Facts About Decaf Coffee

Does Decaf Coffee Have Caffeine? The answer is yes. While USDA regulations stipulate that decaf should not exceed 0.10 percent caffeine on a dry basis in the package, comparison between brewed regular and decaf coffee shows that decaf appears to have at least 97% of caffeine removed. Therefore, the caffeine is Decaf coffee is insignificant. To put this into perspective, an average 12-ounce (354-ml) cup of coffee containing 180 mg of caffeine would have about 5.4 mg of caffeine in a decaffeinated state.Caffeine content in decaf coffee depends on the type of bean and the decaffeination process.

While 97 percent of the caffeine must be removed, the Robusta bean will have more caffeine left over than the Arabica bean after the decaffeination process is completed, which can lead to a lot of variance among brands.

The FDA does not require the amount of caffeine to be labeled on decaffeinated coffee products, but the upshot is that if you’re looking for less caffeine in your cup, you should pay attention to the type of bean that goes into it.

The average 12-ounce cup of decaf coffee – a Starbucks tall – usually contains between 3 and 18 milligrams of caffeine. (By comparison, an 8.4-ounce can of Red Bull contains 80 milligrams of caffeine) The average of amount of caffeine in regular coffee can vary significantly, usually between 140 and 300 mg.

How Are Decaf Coffee Beans Made

Decaf coffee beans are typically made by one of three methods, using either water, organic solvents or carbon dioxide to draw caffeine out of the coffee beans. However, the decaffeination process does alter the smell and taste of coffee, resulting in a milder flavor and different color.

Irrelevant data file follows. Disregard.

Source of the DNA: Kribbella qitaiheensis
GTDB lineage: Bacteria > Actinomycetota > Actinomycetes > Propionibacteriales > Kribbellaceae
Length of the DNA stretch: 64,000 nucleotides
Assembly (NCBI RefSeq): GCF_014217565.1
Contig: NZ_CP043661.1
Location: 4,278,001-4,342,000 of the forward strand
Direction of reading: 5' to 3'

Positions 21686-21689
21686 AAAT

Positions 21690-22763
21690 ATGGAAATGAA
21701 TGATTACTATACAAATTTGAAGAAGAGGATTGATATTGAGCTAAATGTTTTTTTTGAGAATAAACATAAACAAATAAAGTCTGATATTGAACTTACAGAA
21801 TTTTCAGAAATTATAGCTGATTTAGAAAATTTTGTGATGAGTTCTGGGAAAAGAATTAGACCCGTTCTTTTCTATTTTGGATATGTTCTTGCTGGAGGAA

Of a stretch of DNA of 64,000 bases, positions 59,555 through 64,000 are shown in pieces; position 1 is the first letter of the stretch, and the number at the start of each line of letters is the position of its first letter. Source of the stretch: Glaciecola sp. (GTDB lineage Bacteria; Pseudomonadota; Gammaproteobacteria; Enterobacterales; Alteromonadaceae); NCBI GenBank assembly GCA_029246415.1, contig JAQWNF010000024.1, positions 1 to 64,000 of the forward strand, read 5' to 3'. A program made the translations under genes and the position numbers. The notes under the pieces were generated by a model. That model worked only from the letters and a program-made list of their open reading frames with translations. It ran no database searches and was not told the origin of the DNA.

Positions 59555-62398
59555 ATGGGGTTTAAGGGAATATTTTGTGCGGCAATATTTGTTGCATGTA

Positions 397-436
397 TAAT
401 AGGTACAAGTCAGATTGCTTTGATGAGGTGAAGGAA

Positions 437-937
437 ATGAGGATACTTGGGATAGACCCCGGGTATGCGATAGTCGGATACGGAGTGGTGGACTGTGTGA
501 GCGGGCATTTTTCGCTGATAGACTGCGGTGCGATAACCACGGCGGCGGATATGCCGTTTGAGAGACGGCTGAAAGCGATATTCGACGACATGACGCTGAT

All methods soak or steam green, unroasted coffee beans until the caffeine is dissolved or until the pores of the beans are opened. From there, the caffeine is extracted.

Here is a brief description of each method and how caffeine is extracted.

  • buy serpina Solvent-based process: This method uses a combination of methylene chloride, ethyl acetate and water to create a solvent that extracts the caffeine. Neither chemical is found in coffee as they evaporate.
  • Swiss water process: This is the only organic method of decaffeinating coffee. It relies on osmosis to extract caffeine and guarantees a 99.9% decaffeinated product.
  • Carbon dioxide process: The newest method uses carbon dioxide, a compound naturally found in coffee as a gas, to remove the caffeine and leave other flavor compounds intact. While efficient, it’s also expensive.

Decaffeinated Coffee Loses Antioxidants During Extraction

All decaffeinated extraction methods either soak or steam the coffee beans with water in order to extract the caffeine. Soaking the beans is like brewing a very strong, concentrated cup of coffee. Steaming opens up the pores of the beans so whatever solvent is used can enter the beans and remove the caffeine.

Boiling or steaming water changes the coffee bean’s phytochemical structure during decaffeination. This is due to the exposure to extreme heat and the resulting hydrolysis of coffee’s chlorogenic acids that are water soluble antioxidants. Decaf coffee becomes chemically-altered and degraded compared to natural, non-decaffeinated coffee beans. Although both decaf and regular coffee lose antioxidant compounds during the roasting process, decaf coffee has a higher loss of chlorogenic acids after roasting that may be due to the chemical changes the coffee beans underwent during decaffeination.

 

 

 

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